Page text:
Command module 450 is operable to receive data from thermal sensors 430 and from pressure sensors 432. Command module 450 is further operable to receive instructions from an operator. Command module 450 preferably comprises a memory 452 and a display 454. Command module 450 is preferably operable to display data received from sensors 430 and 432, and to display instructions received from an operator. Command module 450 is operable to send commands to cooling gas input valve 424 to heating gas input valve 426, and to mixed gas input valve 442, and is optionally further operable to send commands to other valves and controls of system 92.

Command module 450 is further preferably operable to algorithmically select or generate commands to be sent to gas input valve 424, to heating gas input valve 426, and to mixed gas input valve 442, such commands being based on algorithmic evaluations of data received from sensors 430 and 432, and further based on instructions received from an operator. Algorithms thus used may be stored in memory 452.

Command module 450 is further operable to record in memory 452, for later display and analysis, data received from sensors 430 and 432 and instructions received from an operator.

In system 92, command module 450 is further operable to send commands to fluid pump 470, and thus to control inflow and outflow of fluid to and from fluid transfer lumen 312. Thus, by controlling flow of fluid into and out of fluid transfer lumen 312, command module 450 is operable to control pressure within exterior volume 314 of cryoprobe 300, and thereby to control inflation and deflation of shape-adaptable treatment head 330 of cryoprobe

300. Control module 450 preferably controls inflation and deflation of head

330 under algorithmic control, according to pre-set programmed instructions, or according to instructions received from an operator in real time. In a preferred use, command module 450 is operable to respond to instructions from an operator by adjusting flow from a plurality of gas sources, to produce a mixture which, when expanded in a Joule-Thomson orifice, will produce a selected degree of cooling. As noted hereinabove, selected steps in a therapeutic process of treatment of atrial arrhythmia may require selected degrees of cooling during different phases of a treatment process. Command module 450 is preferably operable to deliver to gas input lumen 130 a selected mixture of gas such as will produce a selected degree of cooling in treatment head 330. In a preferred embodiment, command module 450 is operable to deliver this selected mixture of gas according to a pre-selected mixture of cooling gas and of heating gas. In a further preferred embodiment, command module 450 is operable to deliver this selected mixture of gas according to algorithmically selected commands to gas input valves 424, 426, and 442, in response to temperature and pressure data receive from sensors 430 and 432.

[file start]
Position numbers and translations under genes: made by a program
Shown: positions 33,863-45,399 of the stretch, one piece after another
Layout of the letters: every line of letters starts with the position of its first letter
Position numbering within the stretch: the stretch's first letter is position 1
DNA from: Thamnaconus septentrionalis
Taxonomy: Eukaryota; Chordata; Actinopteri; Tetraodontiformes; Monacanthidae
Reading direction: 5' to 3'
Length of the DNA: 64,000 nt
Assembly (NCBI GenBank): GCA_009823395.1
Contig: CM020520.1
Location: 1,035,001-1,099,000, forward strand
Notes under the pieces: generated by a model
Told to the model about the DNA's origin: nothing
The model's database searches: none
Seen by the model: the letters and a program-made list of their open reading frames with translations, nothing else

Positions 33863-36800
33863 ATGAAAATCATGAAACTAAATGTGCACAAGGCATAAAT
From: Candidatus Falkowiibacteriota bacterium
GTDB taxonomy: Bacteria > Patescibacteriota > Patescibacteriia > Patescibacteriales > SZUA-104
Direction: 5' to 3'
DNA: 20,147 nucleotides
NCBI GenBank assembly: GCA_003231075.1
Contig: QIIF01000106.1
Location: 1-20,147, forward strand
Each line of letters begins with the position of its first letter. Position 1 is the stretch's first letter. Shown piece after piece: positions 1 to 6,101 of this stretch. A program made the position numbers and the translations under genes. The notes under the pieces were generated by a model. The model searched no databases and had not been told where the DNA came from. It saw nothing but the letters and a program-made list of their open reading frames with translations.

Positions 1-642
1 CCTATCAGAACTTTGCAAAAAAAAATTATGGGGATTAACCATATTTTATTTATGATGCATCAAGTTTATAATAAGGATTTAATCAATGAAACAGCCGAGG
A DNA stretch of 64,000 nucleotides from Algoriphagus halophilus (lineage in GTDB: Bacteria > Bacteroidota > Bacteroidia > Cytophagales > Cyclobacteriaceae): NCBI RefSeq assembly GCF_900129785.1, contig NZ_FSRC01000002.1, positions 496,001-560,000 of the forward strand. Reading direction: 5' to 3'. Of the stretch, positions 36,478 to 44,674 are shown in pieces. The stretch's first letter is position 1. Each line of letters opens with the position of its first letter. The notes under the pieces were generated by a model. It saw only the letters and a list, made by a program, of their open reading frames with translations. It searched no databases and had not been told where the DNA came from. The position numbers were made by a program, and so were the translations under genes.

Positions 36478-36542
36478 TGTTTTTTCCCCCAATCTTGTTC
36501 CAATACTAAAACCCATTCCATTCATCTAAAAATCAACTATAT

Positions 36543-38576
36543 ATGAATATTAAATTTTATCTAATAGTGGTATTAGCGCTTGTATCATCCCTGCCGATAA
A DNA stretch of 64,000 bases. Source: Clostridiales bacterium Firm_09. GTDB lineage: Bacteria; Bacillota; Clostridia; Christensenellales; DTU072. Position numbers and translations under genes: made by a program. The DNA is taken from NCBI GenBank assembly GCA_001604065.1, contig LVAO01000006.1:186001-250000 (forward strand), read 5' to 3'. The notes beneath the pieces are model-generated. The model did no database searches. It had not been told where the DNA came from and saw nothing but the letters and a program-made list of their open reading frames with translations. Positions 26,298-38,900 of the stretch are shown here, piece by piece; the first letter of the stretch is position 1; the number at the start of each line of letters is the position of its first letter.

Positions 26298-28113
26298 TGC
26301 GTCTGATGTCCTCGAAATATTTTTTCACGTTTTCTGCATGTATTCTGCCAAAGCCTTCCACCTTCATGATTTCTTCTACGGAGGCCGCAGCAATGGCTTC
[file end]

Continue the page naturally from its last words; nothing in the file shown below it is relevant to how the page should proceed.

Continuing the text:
An alternate preferred embodiment of gas supply module 460 (not shown) presents a plurality of mixed gas sources 440, (e.g., 440A, 440B, etc.), each operable to supply a mixture of heating gas and cooling gas in a selected proportion. Preferably, each of mixed gas sources 440 presents a mixture operable to supply a desired degree of cooling for a particular phase of treatment of arrhythmia, as described hereinabove. Attention is now drawn to Figure 17, which is a simplified schematic of a system for cryosurgery comprising a cryoprobe having an elongated head, according to a embodiment of the present invention.

System 93, illustrated by Figure 17, is particularly recommended for treating atrial arrhythmia, and in particular for forming a conduction block in a wall of an atrium of a heart. System 93 comprises a cryoprobe 400 having an elongated treatment head, as described hereinabove with particular reference to Figure 12. System 93 further comprises a gas supply module 460 and a command module 450.